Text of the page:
Don't write Psystar's obituary just yet.
Psystar, which we recently profiled in depth, has been locked in a heated legal battle with Apple since last year because the tiny Doral-based firm sells unauthorized "clones" of Mac computers, running Mac OSX on PC hardware.
Apple claimed copyright violations, and on Nov. 13, a judge in California agreed, granting the computer giant a summary judgment on a number of the key issues. The future looked bleak for the young Pedraza brothers, the company's founders.
So it came as a shock to the tech world when Psystar announced this morning that Apple had agreed to partially settle the case. Even more surprising: The settlement might not force Psystar to stop selling its clones.
Until the full filing appears online, the exact details of the settlement remain vague. Here's what they have to say for now:
Psystar and Apple today entered into a partial settlement that is embodied in a stipulation that will be filed with the court tomorrow. Psystar has agreed on certain amounts to be awarded as statutory damages on Apple's copyright claims in exchange for Apple's agreement not to execute on these awards until all appeals in this matter have concluded. Moreover, Apple has agreed to voluntarily dismiss all its trademark, trade-dress and state-law claims. This partial settlement eliminates the need for a trial and reduces the issues before this court to the scope of any permanent injunction on Apple's copyright claims.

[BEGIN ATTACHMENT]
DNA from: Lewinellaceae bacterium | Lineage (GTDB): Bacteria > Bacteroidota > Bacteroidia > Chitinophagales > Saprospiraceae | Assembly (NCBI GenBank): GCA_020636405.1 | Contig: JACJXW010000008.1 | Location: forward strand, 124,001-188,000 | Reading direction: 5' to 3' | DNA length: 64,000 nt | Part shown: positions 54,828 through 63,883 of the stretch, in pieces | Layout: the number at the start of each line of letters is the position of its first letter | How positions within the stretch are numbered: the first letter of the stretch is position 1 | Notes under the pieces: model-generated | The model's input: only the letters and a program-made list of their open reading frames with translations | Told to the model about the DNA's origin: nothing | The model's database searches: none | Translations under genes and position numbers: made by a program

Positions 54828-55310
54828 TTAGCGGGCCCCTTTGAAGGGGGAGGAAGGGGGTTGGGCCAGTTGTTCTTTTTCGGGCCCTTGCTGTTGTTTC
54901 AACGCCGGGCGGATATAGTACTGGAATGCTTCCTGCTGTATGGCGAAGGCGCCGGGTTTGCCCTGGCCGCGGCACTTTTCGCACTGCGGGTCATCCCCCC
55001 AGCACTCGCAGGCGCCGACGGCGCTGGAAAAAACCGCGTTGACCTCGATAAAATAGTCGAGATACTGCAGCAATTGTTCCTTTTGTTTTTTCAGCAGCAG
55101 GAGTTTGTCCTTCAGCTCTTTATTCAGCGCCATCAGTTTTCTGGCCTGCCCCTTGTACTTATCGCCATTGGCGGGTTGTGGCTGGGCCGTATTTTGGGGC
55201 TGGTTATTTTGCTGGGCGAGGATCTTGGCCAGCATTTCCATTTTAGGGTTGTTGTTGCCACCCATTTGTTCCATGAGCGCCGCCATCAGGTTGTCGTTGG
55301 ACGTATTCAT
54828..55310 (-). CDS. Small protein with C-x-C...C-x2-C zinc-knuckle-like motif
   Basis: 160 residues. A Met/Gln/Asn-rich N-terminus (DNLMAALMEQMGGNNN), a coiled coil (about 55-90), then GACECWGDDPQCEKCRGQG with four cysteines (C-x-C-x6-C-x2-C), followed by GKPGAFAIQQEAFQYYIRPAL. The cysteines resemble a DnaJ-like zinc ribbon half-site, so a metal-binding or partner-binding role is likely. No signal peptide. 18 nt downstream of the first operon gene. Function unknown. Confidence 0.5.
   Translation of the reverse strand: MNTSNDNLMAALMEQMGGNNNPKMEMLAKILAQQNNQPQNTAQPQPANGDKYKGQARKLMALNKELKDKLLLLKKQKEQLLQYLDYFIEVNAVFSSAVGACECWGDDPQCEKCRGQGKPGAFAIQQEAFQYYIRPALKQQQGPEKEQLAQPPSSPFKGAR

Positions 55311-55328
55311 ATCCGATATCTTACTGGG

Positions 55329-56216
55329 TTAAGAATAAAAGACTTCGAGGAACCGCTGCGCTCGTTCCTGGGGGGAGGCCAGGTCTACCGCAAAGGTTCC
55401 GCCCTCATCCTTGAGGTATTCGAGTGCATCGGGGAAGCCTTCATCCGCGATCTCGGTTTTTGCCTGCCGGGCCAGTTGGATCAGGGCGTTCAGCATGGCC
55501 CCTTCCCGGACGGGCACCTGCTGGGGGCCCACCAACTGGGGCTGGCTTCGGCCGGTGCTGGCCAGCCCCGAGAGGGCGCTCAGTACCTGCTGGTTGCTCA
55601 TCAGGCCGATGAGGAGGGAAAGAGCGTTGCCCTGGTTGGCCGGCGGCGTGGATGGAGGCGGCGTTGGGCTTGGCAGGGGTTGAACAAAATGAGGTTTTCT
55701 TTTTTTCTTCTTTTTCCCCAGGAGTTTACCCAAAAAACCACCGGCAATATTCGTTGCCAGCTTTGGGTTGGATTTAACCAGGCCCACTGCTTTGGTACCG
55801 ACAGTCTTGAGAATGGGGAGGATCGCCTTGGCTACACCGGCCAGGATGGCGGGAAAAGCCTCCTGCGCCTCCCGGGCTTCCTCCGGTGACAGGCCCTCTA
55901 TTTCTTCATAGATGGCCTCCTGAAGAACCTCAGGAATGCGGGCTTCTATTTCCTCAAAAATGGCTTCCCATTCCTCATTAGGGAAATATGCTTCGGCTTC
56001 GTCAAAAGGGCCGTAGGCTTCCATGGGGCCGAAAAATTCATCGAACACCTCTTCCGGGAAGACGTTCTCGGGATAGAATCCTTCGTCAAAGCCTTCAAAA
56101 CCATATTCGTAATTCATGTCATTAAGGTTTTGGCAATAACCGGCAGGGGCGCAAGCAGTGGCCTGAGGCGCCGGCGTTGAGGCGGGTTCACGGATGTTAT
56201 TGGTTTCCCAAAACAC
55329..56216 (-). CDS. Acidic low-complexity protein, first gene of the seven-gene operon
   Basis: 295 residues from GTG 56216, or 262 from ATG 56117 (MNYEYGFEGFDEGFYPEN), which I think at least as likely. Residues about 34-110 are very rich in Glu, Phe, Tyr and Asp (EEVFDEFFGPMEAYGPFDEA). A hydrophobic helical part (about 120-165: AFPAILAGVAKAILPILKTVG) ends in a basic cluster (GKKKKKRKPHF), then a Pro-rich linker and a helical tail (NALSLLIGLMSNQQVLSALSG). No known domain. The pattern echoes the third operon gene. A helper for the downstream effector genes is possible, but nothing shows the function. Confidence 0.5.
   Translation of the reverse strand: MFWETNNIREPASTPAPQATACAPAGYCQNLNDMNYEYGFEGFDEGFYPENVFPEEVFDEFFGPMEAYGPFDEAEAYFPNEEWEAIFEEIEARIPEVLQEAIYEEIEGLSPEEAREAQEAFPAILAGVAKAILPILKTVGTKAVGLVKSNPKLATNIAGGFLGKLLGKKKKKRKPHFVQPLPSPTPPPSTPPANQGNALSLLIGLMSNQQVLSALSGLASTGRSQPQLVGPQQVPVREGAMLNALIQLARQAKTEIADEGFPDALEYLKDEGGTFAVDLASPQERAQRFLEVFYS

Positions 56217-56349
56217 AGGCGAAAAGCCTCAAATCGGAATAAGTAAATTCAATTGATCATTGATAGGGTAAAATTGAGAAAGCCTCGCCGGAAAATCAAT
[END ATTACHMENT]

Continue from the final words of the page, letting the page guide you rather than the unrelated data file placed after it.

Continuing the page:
So essentially, Psystar has agreed to pay Apple monetary damages and has accepted Apple's injunction to stop selling Mac OSX; Apple, in turn, has agreed to let Psystar play out its appeals before paying up and to stop suing for trademark infringement.
A number of tech writers believe the settlement will allow Psystar to continue selling its cloned computers, but without Mac OSX pre-installed on the hardware. Customers could then install the Mac system themselves.
Psystar also asks the courts not to include its latest product, the Rebel EFI software, in Apple's injunction against selling Mac operating systems. Rebel EFI, if you recall, allows customers to create their own clones by installing any operating system on any piece of hardware.
Psystar's lawyer, Kiwi Camara, hasn't responded to an email from Riptide looking for comment. Apple doesn't comment on ongoing legislation.
As soon as the full settlement appears on the docket, we'll be back with an update.